Every year there’s a couple of films that make me want to blockade the multiplex, and shout at the queues to forget about what-ever over-produced under-souled rubbish they’re about to pay for, and go see a complete gem instead.
One Direction’s waxworks are causing mass hysteria and crying, prompting Madame Tussauds to hire a “tissue attendant”. The British boyband have been immortalised for the establishment and will stay at the London tourist attraction until July 11
Catelyn Stark would be heartbroken to see where her children have ended up, says Michelle Fairley, who plays the honourable-to-a-fault Lady Stark in Game of Thrones. Speaking to Vulture, Fairley reveals what it was like filming the aptly named Red Wedding scenes, which saw the demise of several key characters of the popular fantasy HBO series.
DVA Emika (Ninja Tune/Border) Although Emika’s sophomore album is ostensibly a synth and bass heavy journey out of darkness, it pulsates with a joyful resolution right from the operatic opener Hush Interlude.
The reporter intended the anecdote that opened part four of the Boston Globe’s profile of Mitt Romney to illustrate, as the story said, “emotion-free crisis management”: Father deals with minor but gross incident during a 1983 family vacation, and saves the day. But the details of the event are more than unseemly they may, in fact, be illegal.
Did you ever imagine that Hello Kitty would be big worldwide? Maya Castro, Miami No, not at all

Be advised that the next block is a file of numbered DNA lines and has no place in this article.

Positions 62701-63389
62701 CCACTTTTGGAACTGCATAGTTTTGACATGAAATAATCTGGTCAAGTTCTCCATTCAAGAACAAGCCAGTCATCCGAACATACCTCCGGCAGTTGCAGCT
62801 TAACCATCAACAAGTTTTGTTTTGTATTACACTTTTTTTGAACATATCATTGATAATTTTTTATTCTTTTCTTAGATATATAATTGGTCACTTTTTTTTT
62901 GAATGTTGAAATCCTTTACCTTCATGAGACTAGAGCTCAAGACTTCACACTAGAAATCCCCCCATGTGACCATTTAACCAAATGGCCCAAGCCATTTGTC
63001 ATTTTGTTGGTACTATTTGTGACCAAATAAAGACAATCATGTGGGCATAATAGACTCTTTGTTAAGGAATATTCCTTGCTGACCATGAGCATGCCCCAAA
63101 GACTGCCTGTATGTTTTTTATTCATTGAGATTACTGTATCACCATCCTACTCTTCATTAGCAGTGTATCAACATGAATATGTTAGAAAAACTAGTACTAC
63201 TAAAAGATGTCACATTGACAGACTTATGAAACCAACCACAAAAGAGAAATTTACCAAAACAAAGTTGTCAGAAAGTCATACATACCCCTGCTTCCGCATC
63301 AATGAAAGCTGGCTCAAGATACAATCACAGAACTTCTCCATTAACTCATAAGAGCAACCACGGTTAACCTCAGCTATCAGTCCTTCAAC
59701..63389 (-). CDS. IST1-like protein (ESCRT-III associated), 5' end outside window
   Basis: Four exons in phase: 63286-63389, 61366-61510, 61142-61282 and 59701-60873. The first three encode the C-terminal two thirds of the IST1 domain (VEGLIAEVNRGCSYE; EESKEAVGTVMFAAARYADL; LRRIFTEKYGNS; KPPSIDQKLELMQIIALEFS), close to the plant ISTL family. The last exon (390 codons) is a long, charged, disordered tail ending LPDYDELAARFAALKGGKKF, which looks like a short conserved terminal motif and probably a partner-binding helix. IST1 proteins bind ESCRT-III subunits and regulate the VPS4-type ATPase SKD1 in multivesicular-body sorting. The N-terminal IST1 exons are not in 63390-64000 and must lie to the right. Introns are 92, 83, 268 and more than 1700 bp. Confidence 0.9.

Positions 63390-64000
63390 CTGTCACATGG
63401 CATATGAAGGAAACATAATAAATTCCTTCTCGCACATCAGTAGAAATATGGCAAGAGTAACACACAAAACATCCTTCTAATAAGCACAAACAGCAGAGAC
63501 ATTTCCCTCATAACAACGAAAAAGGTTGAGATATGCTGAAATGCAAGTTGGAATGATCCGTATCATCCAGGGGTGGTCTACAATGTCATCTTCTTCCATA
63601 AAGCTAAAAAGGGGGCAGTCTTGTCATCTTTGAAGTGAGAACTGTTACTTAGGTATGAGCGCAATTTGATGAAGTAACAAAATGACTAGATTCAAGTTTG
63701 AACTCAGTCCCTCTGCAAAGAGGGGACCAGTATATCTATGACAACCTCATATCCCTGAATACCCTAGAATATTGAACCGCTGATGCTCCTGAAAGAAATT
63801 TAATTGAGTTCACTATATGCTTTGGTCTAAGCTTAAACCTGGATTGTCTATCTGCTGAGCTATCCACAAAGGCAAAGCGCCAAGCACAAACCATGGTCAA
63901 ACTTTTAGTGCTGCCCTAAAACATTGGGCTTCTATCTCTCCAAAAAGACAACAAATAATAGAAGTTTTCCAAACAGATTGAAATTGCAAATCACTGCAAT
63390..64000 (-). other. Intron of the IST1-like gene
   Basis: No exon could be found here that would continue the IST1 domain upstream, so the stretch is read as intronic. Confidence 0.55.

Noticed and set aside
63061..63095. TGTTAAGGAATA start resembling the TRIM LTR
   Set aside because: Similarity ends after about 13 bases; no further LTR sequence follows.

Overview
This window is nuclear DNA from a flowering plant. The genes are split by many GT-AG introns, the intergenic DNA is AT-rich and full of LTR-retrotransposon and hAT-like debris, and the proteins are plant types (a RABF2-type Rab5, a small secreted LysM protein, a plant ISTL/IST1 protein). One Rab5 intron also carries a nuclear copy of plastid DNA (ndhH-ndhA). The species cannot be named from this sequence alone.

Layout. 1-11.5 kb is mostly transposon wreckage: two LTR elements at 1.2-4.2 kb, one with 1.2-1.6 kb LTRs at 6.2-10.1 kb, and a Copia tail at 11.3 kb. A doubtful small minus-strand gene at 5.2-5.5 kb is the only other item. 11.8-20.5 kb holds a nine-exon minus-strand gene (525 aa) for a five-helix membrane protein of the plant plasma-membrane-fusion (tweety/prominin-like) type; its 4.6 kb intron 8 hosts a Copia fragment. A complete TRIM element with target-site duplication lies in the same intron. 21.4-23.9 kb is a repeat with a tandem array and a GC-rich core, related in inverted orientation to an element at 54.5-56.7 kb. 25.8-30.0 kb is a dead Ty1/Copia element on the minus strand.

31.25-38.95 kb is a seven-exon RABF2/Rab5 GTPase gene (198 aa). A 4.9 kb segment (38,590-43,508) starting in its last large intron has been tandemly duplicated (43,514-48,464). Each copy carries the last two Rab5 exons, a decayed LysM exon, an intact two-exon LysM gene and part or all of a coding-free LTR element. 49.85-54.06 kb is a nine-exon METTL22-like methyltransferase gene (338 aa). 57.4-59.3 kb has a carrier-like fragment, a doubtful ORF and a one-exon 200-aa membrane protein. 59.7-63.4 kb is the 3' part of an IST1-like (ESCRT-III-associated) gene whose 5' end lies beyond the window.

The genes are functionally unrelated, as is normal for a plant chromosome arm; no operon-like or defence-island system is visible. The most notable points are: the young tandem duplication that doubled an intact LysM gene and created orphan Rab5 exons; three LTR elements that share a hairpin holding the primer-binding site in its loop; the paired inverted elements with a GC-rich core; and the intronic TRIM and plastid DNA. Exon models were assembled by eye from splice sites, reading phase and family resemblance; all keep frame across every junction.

There is a certain four-letter word that evokes much emotion, is often uttered by mothers giving birth, and whose usage by humans is thought to be evolutionarily adaptive: f___! According to a new study by British researchers, saying the F word or any other commonly used expletive can work to reduce physical pain and it seems that people may use curse words by instinct. Indeed, as any owner of a banged shin, whacked funny bone or stubbed toe knows, dancing the agony jig and shouting its profane theme tune are about as automatic as the response to a doctor’s reflex hammer.
On the March 9 edition of CNBC’s Squawk Box, Becky Quick was interviewing Berkshire Hathaway CEO Warren Buffett when the Oracle of Omaha expressed support for the Obama Administration’s mortgage bailout. “Becky,” co-host Joe Kernen broke in, “tell Warren you’re mad that you’ve done all the right things and all these other people are going to get bailed out.” Buffett replied, “There’s nothing wrong with being mad, Joe.